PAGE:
Scientists have decoded the Genome, we can artificially inseminate, genetically and surgically alter our bodies and much more. All these aspects have reached critical mass, we can change and enhance the human body at all levels now. The human – electronic interface is where these things culminate and the big issue of our time. Digital culture was once apart from us and now we can see how it is becoming integrated with our lives and the boundaries are becoming blurred. Body/mind/technology is becoming a continuum.
Today we are converging with technology like no other time in history, at an incredibly fast rate. I find this a thrilling and fascinating time to be writing, a time that requires us to think carefully about what direction we want to head in, a time that requires us to filter increasingly larger amounts of information, a time when hyperlinks and 'cut and paste' alter our ways of reading and re-working language. Increasingly we expect impermanence and real-time interaction with electronic texts. These are all vital considerations, which poets can't afford to ignore.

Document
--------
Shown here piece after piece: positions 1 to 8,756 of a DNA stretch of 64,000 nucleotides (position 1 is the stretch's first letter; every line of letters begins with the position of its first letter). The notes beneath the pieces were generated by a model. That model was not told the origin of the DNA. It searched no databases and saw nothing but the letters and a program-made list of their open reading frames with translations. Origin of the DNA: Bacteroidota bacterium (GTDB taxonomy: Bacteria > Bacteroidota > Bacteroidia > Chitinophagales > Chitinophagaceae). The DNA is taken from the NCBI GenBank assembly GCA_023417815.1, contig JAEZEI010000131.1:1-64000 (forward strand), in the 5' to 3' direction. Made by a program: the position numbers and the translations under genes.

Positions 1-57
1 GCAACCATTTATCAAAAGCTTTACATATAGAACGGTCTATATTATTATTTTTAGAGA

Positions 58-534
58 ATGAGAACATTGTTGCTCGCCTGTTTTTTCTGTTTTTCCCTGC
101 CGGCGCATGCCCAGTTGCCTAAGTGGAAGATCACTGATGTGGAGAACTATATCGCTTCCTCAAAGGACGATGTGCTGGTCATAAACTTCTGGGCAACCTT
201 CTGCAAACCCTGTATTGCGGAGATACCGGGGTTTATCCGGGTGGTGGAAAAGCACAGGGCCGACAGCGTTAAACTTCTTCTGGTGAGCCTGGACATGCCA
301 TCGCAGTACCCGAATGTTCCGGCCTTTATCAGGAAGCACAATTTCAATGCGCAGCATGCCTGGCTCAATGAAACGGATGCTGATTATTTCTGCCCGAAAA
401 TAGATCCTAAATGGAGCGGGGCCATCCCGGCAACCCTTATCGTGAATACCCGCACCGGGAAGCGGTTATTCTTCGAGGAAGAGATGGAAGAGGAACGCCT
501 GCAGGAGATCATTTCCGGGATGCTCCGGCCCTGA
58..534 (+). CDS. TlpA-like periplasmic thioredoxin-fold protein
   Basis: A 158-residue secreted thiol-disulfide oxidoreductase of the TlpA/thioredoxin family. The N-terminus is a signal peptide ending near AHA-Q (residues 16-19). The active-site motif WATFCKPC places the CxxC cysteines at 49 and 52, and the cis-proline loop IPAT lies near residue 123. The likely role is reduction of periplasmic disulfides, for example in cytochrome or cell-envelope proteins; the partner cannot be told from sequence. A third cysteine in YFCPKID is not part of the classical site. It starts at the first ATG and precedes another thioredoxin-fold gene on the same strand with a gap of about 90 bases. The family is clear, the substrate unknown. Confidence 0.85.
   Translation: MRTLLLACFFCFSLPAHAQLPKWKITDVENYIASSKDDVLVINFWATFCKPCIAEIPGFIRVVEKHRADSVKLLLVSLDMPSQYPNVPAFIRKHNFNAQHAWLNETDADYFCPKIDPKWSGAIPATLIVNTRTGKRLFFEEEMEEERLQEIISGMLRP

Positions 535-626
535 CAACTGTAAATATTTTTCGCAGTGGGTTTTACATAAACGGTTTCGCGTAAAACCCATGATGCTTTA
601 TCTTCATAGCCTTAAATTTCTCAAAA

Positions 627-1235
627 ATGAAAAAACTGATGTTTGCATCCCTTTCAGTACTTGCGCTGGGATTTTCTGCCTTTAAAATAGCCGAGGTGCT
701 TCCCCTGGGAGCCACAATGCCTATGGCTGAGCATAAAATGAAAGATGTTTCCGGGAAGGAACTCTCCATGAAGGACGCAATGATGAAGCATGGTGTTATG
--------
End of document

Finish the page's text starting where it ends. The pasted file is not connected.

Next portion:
What else about your book might pique the reader’s interest?
Although most of the poems will be lyric based I’m starting to conceive of a digital project that will sit alongside the traditional ‘book’ project.

I tag:

Helen Lehndorf

Helen Rickerby

Maria McMillan

Emma Barnes

And

Ashleigh Young

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David Foster Wallace on Postmodernism

Friday, 8th February, 2013

Oh, yes,yes,yes!! This says just what I wanted to say about Postmodernism (but 20 years before I thought it!). Do you agree or disagree?

lifted from:

 

A Conversation with David Foster Wallace
From "The Review of Contemporary Fiction," Summer 1993, Vol. 13.2